Predicting the Future: Using the IPCC to Talk about Modeling

Students today are more tech-savvy than ever before.  Many teachers are taking advantage of this fact, bringing iPads and other technologies into the classroom. But why not bring in the predictive powers of technology to model the future of our planet?

Computer models are a central part of the IPCC report, and help us make predictions for the future. The figure below (SPM.8 in the report) aptly illustrates how powerful computer models can be.

Abridged Caption: Maps of CMIP5 multi-model mean results for the scenarios RCP2.6 and RCP8.5 in 2081–2100 of (a) annual mean surface temperature change, (b) average percent change in annual mean precipitation, (c) Northern Hemisphere September sea ice extent and (d) change in ocean surface pH. Changes in panels (a), (b) and (d) are shown relative to 1986–2005.

To explore computer modeling with your students, check out these resources vetted by CLEAN (scientist and educator approved!). Students can play with computer models and see how scientists use them to predict the future of our planet.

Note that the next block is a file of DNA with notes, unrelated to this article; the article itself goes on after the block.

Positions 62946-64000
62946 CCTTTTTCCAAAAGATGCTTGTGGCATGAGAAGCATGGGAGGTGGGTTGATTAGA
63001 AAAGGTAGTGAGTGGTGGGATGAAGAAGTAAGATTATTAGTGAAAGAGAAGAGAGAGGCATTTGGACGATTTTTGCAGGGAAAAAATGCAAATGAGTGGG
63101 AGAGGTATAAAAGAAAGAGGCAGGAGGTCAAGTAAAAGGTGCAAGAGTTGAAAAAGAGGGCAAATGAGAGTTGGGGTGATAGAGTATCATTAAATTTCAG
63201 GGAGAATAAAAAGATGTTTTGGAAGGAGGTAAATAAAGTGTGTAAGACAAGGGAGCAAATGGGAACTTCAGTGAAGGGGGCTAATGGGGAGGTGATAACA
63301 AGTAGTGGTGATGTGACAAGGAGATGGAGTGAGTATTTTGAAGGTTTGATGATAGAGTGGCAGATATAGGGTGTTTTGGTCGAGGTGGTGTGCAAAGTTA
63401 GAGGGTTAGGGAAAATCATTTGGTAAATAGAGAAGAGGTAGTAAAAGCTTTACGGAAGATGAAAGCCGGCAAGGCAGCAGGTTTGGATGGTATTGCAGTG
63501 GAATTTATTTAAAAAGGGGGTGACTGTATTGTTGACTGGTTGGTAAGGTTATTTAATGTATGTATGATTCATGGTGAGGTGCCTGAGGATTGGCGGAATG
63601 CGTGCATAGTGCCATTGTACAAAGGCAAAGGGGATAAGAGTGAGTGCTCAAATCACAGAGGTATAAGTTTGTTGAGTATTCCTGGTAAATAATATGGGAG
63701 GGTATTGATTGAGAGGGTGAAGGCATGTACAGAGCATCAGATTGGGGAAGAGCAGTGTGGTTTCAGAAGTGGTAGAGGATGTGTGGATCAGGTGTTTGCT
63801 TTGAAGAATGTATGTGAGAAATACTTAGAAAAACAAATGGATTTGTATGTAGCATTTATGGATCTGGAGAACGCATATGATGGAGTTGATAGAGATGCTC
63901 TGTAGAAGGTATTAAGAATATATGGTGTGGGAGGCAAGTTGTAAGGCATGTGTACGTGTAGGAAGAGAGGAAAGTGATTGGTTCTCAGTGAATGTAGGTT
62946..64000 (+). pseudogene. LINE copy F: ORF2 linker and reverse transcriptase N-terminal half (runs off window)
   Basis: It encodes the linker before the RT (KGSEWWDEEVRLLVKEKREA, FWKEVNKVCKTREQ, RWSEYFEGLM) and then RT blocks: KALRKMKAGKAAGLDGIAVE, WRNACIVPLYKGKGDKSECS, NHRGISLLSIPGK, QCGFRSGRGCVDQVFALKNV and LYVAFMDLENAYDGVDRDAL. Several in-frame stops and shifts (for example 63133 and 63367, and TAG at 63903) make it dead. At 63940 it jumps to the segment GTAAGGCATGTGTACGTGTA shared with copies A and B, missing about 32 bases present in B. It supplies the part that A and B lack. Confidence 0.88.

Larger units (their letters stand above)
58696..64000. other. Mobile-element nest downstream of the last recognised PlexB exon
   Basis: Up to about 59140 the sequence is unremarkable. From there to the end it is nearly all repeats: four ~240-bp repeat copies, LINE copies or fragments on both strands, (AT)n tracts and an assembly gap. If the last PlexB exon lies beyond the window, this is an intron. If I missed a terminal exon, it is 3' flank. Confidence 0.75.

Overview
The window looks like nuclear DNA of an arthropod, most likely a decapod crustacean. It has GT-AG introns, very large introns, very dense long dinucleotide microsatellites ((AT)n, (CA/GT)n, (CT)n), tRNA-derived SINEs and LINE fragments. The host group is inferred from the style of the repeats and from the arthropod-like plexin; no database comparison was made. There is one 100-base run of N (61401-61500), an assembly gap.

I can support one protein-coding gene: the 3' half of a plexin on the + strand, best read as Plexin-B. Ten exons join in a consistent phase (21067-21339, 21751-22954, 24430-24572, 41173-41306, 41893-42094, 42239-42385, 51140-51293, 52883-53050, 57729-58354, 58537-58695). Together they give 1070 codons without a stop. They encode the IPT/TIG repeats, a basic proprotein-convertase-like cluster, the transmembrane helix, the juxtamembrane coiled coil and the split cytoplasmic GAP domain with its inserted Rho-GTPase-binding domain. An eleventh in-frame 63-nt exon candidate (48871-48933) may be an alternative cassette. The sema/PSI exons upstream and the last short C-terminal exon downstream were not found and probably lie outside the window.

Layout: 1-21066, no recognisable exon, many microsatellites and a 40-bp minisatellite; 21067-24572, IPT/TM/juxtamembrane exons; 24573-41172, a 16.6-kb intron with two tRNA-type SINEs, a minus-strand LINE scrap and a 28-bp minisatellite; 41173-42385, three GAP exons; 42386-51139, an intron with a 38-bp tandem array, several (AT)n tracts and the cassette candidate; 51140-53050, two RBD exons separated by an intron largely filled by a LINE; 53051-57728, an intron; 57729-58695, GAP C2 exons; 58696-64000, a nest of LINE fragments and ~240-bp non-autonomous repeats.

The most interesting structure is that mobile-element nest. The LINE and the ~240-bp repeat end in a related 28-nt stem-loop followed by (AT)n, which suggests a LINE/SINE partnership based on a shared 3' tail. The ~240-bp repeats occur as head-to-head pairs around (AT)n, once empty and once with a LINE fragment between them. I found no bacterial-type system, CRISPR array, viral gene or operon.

Minda Berbeco
Short Bio

Minda Berbeco is the former Programs and Policy Director at NCSE.

We can't afford to lose any time when it comes to the future of science education.

National Center for Science Education (NCSE) is a 501(c)(3) tax-exempt organization, EIN 11-2656357. NCSE is supported by individuals, foundations, and scientific societies. Review our annual audited financial statements and IRS 990 forms at GuideStar.

© Copyright 2020 National Center for Science Education. Privacy Policy and Disclaimer | Disclosures Required by State Law